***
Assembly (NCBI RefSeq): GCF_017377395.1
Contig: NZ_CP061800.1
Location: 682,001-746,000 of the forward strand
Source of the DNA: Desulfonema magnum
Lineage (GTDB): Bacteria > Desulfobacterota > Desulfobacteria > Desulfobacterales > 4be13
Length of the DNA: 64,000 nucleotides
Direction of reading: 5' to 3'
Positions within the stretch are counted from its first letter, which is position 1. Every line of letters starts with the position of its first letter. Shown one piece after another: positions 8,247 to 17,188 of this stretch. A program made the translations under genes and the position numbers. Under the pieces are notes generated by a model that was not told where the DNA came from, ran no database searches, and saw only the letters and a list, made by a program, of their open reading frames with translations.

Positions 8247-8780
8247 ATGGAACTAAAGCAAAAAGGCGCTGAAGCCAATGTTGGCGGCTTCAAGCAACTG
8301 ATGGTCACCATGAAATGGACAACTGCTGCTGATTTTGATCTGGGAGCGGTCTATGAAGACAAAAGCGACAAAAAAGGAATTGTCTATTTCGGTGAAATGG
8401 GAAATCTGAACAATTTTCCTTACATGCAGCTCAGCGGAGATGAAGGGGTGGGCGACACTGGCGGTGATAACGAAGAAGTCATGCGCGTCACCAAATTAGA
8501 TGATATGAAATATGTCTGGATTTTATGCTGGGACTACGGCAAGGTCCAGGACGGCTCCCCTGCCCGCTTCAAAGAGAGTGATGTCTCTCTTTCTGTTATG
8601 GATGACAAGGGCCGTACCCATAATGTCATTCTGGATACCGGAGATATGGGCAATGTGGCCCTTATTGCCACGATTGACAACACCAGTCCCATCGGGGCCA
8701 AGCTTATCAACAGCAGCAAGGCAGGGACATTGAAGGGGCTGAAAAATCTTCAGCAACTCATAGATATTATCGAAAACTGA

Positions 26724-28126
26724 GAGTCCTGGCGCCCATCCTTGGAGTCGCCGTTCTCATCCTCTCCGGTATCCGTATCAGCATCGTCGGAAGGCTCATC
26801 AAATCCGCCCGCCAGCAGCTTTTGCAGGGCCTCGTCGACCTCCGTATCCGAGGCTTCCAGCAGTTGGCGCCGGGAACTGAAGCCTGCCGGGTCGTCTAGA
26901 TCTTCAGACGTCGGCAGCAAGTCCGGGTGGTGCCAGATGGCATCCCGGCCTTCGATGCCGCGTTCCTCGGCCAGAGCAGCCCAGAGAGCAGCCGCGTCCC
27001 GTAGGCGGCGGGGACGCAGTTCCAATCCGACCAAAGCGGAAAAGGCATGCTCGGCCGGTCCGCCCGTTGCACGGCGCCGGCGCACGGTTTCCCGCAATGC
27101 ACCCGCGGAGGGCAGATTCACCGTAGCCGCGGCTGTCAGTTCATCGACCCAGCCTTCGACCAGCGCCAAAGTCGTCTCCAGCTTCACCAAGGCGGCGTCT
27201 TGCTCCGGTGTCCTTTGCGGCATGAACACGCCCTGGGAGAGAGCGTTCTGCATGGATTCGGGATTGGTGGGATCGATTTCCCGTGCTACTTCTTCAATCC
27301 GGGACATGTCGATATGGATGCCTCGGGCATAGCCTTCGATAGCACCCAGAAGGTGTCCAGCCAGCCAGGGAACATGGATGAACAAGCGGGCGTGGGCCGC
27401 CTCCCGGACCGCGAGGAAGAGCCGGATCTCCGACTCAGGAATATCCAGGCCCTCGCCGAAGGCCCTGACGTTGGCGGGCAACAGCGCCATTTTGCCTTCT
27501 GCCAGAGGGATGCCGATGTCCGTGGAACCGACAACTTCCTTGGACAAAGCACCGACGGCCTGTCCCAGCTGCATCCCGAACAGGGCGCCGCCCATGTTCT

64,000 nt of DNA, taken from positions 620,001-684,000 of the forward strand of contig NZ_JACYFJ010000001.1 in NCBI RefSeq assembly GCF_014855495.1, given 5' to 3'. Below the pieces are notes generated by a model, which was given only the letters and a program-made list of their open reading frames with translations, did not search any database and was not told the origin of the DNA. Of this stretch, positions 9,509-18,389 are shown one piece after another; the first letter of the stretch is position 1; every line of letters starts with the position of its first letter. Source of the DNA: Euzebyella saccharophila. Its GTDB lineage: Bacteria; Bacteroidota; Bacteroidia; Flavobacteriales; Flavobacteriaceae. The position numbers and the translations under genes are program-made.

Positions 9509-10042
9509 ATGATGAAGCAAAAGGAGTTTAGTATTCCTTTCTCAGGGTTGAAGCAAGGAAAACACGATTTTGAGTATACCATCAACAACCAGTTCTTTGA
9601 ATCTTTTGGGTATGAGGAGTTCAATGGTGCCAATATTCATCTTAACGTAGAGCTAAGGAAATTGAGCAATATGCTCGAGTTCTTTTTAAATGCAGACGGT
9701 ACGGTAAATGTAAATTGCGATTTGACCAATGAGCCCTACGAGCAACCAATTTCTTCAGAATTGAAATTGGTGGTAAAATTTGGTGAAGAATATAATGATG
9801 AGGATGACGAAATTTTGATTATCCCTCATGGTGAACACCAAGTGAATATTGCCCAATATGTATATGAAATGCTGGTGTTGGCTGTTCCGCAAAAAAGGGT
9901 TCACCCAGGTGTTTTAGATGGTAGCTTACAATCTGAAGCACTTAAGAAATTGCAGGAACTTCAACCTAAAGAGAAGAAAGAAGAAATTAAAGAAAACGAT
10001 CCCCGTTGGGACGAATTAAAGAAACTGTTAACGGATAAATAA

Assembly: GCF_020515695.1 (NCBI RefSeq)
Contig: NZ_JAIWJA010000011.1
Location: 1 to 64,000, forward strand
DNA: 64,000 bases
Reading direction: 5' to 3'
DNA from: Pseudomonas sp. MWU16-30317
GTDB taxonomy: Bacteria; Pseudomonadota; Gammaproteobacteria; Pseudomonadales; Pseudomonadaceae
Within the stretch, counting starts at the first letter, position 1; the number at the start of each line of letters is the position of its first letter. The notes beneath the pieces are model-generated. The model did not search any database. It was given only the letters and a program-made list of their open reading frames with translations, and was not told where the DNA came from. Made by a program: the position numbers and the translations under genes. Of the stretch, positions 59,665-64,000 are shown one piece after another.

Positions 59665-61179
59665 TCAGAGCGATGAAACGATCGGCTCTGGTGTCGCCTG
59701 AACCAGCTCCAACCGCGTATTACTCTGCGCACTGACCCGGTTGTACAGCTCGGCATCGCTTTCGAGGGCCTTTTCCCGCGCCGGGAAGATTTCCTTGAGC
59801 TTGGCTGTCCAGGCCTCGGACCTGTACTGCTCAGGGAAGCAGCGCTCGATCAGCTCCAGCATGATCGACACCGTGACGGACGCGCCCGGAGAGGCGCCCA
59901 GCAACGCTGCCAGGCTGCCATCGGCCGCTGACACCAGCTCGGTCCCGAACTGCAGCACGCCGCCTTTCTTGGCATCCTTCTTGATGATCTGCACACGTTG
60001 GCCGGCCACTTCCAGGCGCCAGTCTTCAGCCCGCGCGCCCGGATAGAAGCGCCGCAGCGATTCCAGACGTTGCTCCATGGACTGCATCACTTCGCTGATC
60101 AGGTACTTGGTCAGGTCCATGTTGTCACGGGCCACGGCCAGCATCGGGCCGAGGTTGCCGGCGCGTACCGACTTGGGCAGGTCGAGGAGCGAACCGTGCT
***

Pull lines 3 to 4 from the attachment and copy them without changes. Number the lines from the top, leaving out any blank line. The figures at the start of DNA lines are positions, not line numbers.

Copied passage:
Location: 682,001-746,000 of the forward strand
Source of the DNA: Desulfonema magnum